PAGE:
Friday, May 18, 2012

Anthony Hope - The Prisoner of Zenda

I listened to the audio version of Anthony Hope's The Prisoner of Zenda, narrated by James Wilby, and completely fell in love with James Wilby's voice.  I've listened to audio versions of other books and this really was the best, hands down.  I'm not sure if I'd have enjoyed the book half as much if I read the printed version.  Wilby captured the "voice" of the main character brilliantly, in addition to all the other characters, and had fantastic pacing.

Originally published in 1894, the story, itself, is a rather fun adventure, though the star-crossed love part of it is a little too overwrought for me (this said by an aspiring paranormal romance writer, right?).

It's the story of an indolent English gentleman, Rudolf Rassendyll, whose ancestry can be traced on the wrong side of the blanket to the Royal House of Elphberg, which rules the (made-up) country of Ruritania.  He bears an uncanny resemblance to his cousin and the man who is about to be crowned King Rudolf V.  Rudolf R. pays a visit to Ruritania and soon becomes entangled in a plot by the King's brother, "Black Michael", who wants the throne for himself.  Rudolf finds himself impersonating the King in efforts to thwart Black Michael, and sword fights and other daring deeds ensue.  Rudolf also falls head-over-heels for the noble Princess Flavia (this is the star-crossed love part of the story).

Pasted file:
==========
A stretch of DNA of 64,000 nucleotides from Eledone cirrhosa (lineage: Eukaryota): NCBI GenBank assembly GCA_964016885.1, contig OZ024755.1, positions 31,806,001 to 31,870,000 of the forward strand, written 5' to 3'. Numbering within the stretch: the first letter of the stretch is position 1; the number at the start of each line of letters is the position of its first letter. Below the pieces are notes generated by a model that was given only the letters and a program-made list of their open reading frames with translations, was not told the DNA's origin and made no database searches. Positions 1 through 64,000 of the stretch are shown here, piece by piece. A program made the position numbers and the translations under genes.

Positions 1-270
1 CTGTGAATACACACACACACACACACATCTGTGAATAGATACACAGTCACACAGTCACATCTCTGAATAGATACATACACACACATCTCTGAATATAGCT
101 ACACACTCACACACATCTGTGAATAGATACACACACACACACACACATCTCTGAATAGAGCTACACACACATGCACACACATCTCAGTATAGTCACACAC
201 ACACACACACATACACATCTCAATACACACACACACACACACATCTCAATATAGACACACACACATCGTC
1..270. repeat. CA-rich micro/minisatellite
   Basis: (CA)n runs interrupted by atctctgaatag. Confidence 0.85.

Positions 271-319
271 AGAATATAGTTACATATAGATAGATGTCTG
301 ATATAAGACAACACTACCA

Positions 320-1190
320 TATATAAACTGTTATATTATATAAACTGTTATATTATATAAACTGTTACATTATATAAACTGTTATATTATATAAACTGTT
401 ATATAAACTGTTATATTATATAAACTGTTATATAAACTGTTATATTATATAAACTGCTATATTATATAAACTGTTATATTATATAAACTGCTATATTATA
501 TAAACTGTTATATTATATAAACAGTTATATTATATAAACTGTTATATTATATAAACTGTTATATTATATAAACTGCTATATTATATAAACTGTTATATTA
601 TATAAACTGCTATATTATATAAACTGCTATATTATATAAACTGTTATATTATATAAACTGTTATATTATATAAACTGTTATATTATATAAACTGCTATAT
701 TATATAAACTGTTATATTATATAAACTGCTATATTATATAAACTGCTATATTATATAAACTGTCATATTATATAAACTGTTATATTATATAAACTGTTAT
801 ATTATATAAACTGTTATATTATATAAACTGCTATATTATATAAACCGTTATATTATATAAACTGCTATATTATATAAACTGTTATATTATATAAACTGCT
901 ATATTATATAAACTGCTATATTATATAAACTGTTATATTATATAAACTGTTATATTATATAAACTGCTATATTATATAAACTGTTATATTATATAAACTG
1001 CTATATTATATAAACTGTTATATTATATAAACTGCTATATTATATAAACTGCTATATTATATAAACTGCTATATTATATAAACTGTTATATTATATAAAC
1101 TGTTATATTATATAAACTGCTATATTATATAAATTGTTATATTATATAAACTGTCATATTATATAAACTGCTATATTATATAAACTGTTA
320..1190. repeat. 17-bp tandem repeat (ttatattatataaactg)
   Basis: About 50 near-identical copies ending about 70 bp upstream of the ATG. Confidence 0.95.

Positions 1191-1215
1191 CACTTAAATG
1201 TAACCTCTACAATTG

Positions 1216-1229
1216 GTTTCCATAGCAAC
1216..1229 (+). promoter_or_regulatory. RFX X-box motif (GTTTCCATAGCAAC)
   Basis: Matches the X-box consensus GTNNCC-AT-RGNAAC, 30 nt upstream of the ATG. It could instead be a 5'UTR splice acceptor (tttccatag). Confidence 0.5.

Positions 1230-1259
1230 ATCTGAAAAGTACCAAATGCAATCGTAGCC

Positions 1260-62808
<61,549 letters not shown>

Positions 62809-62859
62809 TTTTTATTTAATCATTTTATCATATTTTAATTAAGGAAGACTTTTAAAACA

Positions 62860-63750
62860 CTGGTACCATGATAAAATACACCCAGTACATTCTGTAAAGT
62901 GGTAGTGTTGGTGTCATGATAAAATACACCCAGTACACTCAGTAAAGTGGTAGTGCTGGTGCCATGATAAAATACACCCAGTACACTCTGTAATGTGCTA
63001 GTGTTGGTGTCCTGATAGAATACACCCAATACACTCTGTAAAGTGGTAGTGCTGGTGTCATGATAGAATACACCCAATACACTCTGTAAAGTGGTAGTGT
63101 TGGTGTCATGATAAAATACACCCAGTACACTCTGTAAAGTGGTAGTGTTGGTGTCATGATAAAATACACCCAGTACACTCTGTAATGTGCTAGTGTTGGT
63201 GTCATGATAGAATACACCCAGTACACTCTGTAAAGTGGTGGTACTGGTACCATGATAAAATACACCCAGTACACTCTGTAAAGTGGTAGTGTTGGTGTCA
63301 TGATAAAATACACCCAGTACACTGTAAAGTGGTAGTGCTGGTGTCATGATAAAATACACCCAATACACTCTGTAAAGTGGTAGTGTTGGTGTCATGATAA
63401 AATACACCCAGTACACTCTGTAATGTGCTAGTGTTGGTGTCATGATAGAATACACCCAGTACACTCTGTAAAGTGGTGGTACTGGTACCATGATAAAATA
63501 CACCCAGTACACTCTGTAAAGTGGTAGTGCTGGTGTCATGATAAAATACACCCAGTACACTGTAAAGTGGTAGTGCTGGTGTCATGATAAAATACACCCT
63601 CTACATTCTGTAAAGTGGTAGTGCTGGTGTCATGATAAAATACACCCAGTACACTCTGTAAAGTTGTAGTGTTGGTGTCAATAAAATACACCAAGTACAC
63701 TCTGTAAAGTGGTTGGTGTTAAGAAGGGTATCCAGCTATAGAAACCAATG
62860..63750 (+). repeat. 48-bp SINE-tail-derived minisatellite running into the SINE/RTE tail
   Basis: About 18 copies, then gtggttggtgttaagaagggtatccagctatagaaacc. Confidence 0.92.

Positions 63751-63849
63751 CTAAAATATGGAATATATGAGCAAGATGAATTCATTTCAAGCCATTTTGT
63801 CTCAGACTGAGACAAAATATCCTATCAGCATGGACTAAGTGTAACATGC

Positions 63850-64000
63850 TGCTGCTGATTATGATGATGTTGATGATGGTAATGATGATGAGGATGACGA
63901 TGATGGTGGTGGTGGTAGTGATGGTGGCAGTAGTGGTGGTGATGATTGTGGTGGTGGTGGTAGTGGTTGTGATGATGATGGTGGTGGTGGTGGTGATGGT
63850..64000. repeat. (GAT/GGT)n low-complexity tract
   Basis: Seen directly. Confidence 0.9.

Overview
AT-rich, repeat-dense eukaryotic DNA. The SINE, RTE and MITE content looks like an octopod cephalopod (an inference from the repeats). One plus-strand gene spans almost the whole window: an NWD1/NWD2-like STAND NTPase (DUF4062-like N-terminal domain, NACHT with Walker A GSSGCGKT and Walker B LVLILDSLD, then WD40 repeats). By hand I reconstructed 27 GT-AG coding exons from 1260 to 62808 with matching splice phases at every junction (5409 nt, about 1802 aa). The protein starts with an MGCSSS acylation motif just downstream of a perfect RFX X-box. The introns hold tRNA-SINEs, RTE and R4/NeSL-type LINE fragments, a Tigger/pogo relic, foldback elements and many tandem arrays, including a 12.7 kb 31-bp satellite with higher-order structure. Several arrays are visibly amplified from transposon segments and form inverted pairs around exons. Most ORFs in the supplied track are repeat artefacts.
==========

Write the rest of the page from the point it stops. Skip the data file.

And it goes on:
I guess I like happy endings, and so (*spoiler alert*) wasn't completely satisfied with the bittersweet ending of this one, particularly when I discovered that it's even less of a happy ending in the sequel, Rupert of Hentzau (well, I guess it depends on how "happy ending" is defined.  If dying "honorably" is happy, then I guess it was... though maybe an ongoing struggle with ambiguity would have been more interesting).

The ruthless, daring, and ever charming Rupert of Hentzau, by the way, steals the show from under the feet of the noble hero, Rudolf, in The Prisoner of Zenda. Rupert struck me as a precursor to the typical hero of romance novels being written now - or, rather, Rupert if he fell in love and was somehow reformed by it.

I found an interesting website, The Ruritanian Resistance, pointing out certain ironies regarding King Rudolf V.  Perhaps Black Michael was not as black as he's painted.

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